Invasion of the Body Snatchers III, Starring Ronald Reagan

My Commentary magazine cover story, “The Liberal Misappropriation of Ronald Reagan,” is out in the October issue.  Unfortunately it is behind a subscriber firewall for the time being; the link here is to the abstract only.  But this gives you a good reason to subscribe!

But here’s one excerpt about Obama’s abuse of Reagan:

WE CAN START with Obama’s use of Reagan’s words about “raising revenue from those who are not now paying their fair share,” which the current president deployed to place Reagan’s imprimatur on his own support for tax increases to reduce the deficit. Reagan spoke those words about a budget deal struck with Congress before the 1982 elections. That deal, which came to be known as TEFRA (the acronym for the Tax Equity and Fiscal Responsibility Act), featured what was then, to date, the largest tax hike in American history. TEFRA came a little more than a year after the enactment of the Kemp- Roth bill—which slashed marginal tax rates at every level by 23 percent over three years, and which was the heart of what came to be known as “Reaganomics.”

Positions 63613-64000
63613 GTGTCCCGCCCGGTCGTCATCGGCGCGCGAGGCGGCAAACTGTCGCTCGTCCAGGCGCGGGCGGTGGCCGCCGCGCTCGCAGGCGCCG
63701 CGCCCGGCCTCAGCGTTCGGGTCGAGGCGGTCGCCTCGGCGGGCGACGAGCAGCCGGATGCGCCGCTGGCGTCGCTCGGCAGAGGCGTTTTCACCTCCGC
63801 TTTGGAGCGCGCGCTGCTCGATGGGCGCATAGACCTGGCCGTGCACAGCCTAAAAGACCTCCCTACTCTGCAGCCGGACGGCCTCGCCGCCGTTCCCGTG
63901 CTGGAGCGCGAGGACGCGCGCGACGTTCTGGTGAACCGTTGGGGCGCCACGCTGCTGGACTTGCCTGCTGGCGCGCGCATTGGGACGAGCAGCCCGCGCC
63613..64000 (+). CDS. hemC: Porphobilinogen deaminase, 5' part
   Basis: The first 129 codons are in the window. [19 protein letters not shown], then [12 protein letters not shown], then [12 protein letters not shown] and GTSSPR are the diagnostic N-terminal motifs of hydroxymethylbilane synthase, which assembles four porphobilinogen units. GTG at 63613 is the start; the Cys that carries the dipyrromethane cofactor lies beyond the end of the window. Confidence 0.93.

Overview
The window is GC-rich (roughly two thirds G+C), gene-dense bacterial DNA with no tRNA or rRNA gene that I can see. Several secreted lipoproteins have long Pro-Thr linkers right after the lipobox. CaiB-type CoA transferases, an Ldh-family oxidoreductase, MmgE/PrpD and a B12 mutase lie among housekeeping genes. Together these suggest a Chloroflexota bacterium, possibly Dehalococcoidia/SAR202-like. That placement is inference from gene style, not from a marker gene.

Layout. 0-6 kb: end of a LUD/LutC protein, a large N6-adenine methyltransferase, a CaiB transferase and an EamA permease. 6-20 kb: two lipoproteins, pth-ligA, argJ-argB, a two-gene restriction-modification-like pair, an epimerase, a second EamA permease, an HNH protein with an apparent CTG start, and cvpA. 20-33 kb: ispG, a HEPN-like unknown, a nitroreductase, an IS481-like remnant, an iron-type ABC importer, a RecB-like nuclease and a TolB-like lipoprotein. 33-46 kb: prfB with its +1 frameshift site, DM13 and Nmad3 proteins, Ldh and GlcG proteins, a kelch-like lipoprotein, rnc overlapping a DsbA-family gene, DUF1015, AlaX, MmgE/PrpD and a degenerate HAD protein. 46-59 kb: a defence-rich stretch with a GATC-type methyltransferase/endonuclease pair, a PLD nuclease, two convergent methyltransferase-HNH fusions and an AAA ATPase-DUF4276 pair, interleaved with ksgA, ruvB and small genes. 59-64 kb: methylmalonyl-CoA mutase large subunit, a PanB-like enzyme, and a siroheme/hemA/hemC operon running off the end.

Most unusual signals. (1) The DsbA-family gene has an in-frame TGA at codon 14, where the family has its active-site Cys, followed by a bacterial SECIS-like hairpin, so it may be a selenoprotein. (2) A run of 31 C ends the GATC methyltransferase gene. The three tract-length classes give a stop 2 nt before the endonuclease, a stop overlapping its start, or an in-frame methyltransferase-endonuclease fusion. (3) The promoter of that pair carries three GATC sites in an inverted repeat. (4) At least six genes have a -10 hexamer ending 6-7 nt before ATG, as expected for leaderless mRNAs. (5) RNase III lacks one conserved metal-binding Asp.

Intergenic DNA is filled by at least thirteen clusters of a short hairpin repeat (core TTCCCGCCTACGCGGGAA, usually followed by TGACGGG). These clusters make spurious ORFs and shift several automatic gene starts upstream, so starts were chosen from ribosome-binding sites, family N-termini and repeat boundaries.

Obama’s appropriation was and is disingenuous on every level. When Obama says, “fair share,” he means something very specific: higher marginal income tax rates on the group he calls “the rich.” This is the polar opposite of Reagan’s policy approach in 1982. All of the “tax increases” to which Reagan agreed as part of TEFRA were temporary excise hikes on cigarettes and telephone calls. The bill also featured technical changes in the tax code (like the elimination of depreciation schedules and the reduction of tax credits and deductions).

Reagan understood that not all taxes are created equal, nor do they have the same effect on economic performance, and he believed that his tax cuts had to be permanent to have a positive effect on the economy (in line with Milton Friedman’s permanent-income hypothesis). Thus he adamantly refused to consider any changes in the 1981 marginal-income-tax cuts, even as the revocation of those changes became the chief liberal domestic-policy objective from 1981 onward. Indeed, when the economy tipped into recession in the fall of 1981, leading to the ballooning of the budget deficit, the first and leading demand of Democrats was to cancel the third year of the income tax cut and roll back the elimination of “bracket creep.”

Reagan never budged an inch, then or in the rest of his presidency. And his stubbornness was the cause of outrage so universal among liberals that they deafened themselves to the populist appeal of Reagan’s supply-side policies—so much so that Walter Mondale came to believe it was a sensible strategy to tell the American people in his 1984 acceptance speech at the Democratic National Convention that he was going to raise their taxes.

 

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